Monday, January 28, 2013

Mistakes newbies make

There are several standard errors that scream “newbie”. A good editor will make sure the writer fixes these up, but not every editor notices, not every author does what their editor says, and with the rise of self publishing there are more authors than ever doing their own thing.
So please, make sure your book does not contain any of these things.

The blurb that tells the entire story.
That thing you write telling the entire story? That’s called the synopsis. The blurb is meant to be brief, introducing the reader to the main characters and the main plot point, without giving the reader any extra information. In particular never reveal the spoiler or the conclusion. Also, don’t end the blurb with the book’s title, or a question. That screams newbie too.

Opening with the heroine standing in front of a mirror describing herself (or a reflective pool of water or…)
The opening of the book is your one chance to hook the reader. It needs to be action. If the villain is going to grab her by her long red hair hair, fine. Let him so that. Then we’ll know she has long red hair. Don’t tell us as well.
Similarly don’t have her looking at her straight white teeth as she cleans them. Most people who look in the mirror notice their faults. This is a very weak way for description. It’s much better done in action scenes, or at least by another character.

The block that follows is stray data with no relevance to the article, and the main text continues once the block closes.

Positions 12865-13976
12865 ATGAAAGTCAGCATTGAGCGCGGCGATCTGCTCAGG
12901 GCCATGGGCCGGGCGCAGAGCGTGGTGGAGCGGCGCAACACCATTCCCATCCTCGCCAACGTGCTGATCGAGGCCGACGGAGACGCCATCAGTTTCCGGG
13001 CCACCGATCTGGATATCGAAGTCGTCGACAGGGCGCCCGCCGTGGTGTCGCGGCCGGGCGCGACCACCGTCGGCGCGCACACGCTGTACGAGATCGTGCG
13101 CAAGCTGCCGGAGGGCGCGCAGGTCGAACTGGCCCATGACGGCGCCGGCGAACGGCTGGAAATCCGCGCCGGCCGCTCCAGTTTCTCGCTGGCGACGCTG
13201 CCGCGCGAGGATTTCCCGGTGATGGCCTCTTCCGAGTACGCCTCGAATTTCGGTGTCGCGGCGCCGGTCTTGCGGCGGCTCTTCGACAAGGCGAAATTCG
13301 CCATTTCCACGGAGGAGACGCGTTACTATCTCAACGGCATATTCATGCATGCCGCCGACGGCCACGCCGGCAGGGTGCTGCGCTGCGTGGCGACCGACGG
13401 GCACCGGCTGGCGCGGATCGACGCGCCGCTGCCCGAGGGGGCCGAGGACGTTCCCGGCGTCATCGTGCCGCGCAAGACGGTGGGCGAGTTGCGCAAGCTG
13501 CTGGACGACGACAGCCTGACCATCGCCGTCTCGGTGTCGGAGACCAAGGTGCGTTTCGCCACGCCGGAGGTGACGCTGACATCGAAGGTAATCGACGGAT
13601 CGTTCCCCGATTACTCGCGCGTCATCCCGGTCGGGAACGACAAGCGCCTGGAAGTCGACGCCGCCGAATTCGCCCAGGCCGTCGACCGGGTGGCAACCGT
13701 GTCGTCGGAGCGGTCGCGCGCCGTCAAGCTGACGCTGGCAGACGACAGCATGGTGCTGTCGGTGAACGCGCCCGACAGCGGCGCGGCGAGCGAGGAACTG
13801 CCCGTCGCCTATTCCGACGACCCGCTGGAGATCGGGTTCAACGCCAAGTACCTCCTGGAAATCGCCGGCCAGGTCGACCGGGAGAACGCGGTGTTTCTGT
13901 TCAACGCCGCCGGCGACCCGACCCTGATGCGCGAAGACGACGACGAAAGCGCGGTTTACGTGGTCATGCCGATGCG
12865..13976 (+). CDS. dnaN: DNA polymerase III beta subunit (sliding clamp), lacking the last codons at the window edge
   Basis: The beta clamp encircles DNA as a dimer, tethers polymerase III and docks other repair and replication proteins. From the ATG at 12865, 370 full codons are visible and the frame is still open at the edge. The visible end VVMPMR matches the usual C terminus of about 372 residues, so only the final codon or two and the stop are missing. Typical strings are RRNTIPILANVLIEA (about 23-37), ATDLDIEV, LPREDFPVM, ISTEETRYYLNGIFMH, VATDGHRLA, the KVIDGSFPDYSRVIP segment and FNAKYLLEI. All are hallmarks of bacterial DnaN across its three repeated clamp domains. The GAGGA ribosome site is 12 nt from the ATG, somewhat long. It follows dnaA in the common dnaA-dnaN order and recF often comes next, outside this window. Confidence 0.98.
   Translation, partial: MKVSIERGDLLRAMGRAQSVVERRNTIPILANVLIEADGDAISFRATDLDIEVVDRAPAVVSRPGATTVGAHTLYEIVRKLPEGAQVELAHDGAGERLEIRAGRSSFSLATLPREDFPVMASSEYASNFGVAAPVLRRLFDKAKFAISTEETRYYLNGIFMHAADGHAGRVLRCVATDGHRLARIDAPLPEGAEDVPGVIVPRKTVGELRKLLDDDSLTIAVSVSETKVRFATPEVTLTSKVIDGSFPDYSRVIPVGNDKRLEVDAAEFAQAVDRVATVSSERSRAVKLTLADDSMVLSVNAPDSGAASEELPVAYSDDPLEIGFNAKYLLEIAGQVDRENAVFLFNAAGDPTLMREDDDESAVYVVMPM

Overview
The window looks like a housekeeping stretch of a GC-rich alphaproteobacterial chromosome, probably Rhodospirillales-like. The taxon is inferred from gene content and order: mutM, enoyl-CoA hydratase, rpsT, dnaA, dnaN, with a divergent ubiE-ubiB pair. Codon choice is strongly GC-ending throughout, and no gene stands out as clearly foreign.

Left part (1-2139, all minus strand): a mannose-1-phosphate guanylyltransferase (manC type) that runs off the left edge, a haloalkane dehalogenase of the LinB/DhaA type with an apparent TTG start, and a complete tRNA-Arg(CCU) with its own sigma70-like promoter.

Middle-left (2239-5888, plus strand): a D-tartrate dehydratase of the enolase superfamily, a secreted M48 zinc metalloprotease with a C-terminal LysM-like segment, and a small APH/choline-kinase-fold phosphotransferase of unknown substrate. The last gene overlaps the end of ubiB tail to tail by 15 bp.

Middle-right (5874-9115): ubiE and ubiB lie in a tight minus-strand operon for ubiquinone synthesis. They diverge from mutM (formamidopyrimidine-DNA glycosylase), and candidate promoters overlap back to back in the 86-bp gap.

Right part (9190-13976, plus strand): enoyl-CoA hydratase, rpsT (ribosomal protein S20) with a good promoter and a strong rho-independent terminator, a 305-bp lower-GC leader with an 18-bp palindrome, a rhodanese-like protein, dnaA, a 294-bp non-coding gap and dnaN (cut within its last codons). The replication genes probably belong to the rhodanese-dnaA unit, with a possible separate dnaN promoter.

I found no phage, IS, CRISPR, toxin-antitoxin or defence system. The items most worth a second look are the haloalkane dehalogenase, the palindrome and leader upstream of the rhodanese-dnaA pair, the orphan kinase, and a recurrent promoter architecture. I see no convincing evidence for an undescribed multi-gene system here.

“I would never have chosen that shade of orange with your red hair but actually it looks okay,” said her sister.

Tying up the story with a big pink bow at the end.
No, we don’t want plot holes or loose threads, but we don’t want absolutely every secondary character placed neatly in a box or married off either. If this book is successful, those secondary characters are needed for the sequel. Leave some mystery and opportunities for a sequel, and skip the epilogue with two kids and a dog frolicking on the front lawn. It’s old and boring.

Helen Woodall

Helen is available to line edit and/ or content edit fiction and non-fiction. Rates on application.


anny cook said...

Great points!

Helen Woodall: Freelance Editing said...

Writing is a tough job. There's so many potential minefields to avoid.

Anonymous said...

I couldn't see the mistake. Was it that the the 9 is accidentally an upside-down 6?

Great post, as usual. Thanks!


Helen Woodall: Freelance Editing said...

The word "the" is repeated. Our brain tends to read what we expect to see, not what's actually there.